Transparency (Leadership Essentials)

magTransparency: I am definitely not talking about those clear things that my teachers used to project something on the blackboard when I was in school many years ago.

Transparency is really communication. A couple of weeks ago, I wrote a post on vulnerability. That was about letting people get close and trusting those around you. It was also about acknowledging your faults along with your strengths.

Transparency is about the group or organization. Transparency builds trust with those you lead because it gives them the assurance that nothing is hidden.

I have worked for organizations where everything was shrouded in secrecy. There was the feeling of an inner circle and even an inner sanctum that very few got the privilege to experience. Leadership worked very hard to give as little information as possible to the people and sometimes even less. This was done with the philosophy of the mystique of leadership and concern that if people knew more they would use the information against leadership. Quite honestly, this is a very management vs. union mentality. Two sides that don’t trust one another and are trying to get as much over on the other as they can.

It’s unfortunate when there are two opposing sides within an organization. This is never the ideal way to move forward and be most effective. Companies that have been able to forge a good united relationship with a union are the ones that are moving forward the best and adapting the quickest.

In all organizations unity is highly important. Unity only comes from trust. Trust is built and strengthened partly through transparency.

There is such thing as over-sharing, of course. Not everyone needs to know absolutely everything, but every one needs to know enough to feel confident that leadership isn’t trying to hide anything.

This is especially true regarding the big decisions of the organization (i.e. direction, vision, personnel, etc) and finances. When people feel like things are being hidden regarding finances, mistrust forms and accusations can develop. When there is healthy transparency all of that goes away.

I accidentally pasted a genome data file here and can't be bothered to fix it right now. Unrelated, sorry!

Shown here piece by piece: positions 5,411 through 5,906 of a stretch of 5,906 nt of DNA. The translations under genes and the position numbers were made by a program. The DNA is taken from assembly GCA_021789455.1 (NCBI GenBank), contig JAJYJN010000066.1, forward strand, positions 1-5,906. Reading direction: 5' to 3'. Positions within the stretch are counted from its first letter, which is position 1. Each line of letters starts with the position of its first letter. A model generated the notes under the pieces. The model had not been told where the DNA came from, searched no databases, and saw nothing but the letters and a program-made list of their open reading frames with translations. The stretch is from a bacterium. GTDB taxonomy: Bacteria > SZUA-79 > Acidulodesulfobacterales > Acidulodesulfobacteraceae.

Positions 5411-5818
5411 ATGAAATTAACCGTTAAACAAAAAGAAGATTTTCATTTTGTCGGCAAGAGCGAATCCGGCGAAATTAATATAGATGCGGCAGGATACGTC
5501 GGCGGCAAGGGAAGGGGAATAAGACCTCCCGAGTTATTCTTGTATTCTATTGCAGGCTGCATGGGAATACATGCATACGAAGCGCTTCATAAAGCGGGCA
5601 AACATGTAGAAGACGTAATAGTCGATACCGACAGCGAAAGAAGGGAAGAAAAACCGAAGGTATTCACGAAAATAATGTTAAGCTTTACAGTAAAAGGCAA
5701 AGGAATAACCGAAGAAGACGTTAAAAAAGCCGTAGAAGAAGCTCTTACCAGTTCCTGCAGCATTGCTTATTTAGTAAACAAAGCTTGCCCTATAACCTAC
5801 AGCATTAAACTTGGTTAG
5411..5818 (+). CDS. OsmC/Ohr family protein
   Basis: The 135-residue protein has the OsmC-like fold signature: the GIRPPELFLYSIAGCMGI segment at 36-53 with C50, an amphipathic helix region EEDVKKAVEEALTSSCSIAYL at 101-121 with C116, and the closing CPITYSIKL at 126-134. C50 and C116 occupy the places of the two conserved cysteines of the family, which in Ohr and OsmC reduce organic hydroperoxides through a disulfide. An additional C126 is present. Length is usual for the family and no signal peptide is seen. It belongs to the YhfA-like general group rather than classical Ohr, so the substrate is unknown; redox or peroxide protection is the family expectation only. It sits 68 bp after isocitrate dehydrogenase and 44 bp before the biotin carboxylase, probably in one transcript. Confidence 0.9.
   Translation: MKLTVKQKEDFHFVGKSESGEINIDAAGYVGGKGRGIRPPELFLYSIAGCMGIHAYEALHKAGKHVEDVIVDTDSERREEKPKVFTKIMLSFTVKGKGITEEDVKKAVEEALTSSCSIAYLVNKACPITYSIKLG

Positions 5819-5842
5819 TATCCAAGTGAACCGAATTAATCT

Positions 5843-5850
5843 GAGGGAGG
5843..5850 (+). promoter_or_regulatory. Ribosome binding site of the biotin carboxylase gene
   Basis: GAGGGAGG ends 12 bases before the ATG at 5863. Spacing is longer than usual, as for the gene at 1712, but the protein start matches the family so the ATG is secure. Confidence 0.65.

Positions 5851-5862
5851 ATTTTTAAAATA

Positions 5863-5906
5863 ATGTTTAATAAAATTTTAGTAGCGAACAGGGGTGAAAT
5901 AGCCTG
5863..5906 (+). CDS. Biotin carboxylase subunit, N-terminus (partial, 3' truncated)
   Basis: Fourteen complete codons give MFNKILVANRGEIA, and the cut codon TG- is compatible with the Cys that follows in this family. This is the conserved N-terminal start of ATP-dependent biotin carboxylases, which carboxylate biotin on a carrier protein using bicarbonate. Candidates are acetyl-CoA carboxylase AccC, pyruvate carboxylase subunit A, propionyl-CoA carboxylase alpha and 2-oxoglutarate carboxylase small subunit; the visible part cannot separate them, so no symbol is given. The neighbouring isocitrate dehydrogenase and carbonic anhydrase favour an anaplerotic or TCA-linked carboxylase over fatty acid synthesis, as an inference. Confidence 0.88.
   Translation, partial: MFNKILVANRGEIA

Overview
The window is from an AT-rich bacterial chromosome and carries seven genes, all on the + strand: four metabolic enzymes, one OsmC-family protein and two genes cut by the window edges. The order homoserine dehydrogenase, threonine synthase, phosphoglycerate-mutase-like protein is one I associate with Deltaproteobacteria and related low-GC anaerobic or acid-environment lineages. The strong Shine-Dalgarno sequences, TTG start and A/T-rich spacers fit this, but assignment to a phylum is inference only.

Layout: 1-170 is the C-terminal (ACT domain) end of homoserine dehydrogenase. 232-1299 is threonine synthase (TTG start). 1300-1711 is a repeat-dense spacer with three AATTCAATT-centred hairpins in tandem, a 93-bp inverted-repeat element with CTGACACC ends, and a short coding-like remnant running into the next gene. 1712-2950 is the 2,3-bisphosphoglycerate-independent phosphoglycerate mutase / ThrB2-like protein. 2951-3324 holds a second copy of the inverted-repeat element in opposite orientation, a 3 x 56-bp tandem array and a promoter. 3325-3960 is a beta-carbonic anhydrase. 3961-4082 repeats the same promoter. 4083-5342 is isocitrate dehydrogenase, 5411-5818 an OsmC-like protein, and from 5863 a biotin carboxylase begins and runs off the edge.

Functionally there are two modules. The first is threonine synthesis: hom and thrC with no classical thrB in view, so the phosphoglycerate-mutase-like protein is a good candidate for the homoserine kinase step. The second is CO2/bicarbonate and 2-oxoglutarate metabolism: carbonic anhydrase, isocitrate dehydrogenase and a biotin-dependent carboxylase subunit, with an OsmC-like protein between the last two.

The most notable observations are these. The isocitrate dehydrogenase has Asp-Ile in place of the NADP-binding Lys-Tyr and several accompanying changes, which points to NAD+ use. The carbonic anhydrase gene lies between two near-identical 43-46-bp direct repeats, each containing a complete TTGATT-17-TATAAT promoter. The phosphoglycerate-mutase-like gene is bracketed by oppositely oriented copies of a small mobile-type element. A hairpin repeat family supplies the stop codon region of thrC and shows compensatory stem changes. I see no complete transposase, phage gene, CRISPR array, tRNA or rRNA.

In my context, as a church, money is a big deal for people, and rightly so. They give expecting the money to be used wisely and for the stated purpose of the church. We hold an annual meeting for members that is required by our governance. At this meeting we supply the members with a financial report of the previous fiscal year just like most corporations do for their shareholders.

We give a basic report that gives the pertinent information in as easy to read format as possible. Transparency doesn’t feel real or sincere if it is wrapped up in complexity. Not all details are given, of course, some don’t need to be and it would just be too much to process in a sit down meeting like that. However, the information that matters is given clearly and concisely, nothing is glossed over. The good is called “good”, the not so good is called “not so good”. Then we open for questions and answer them directly and honestly.

The staff transitions I have had to walk through over the years here and elsewhere have been handled the same way. The truth is told clearly and concisely in a way that allows dignity and respect to remain even in the tougher situations and then questions are answered.

The bottom line is when we are up front and honest, it makes trust a much easier thing to build and it removes so much of the destructive that can happen in organizations when suspicion has something to grab.

Mark Twain is famously quoted as saying, “If you always tell the truth, you don’t have to remember anything.”

The same is true for transparency. If you have a clear standard of openness and honesty, you don’t have to worry about who knows what.

Transparency is an essential of leadership.

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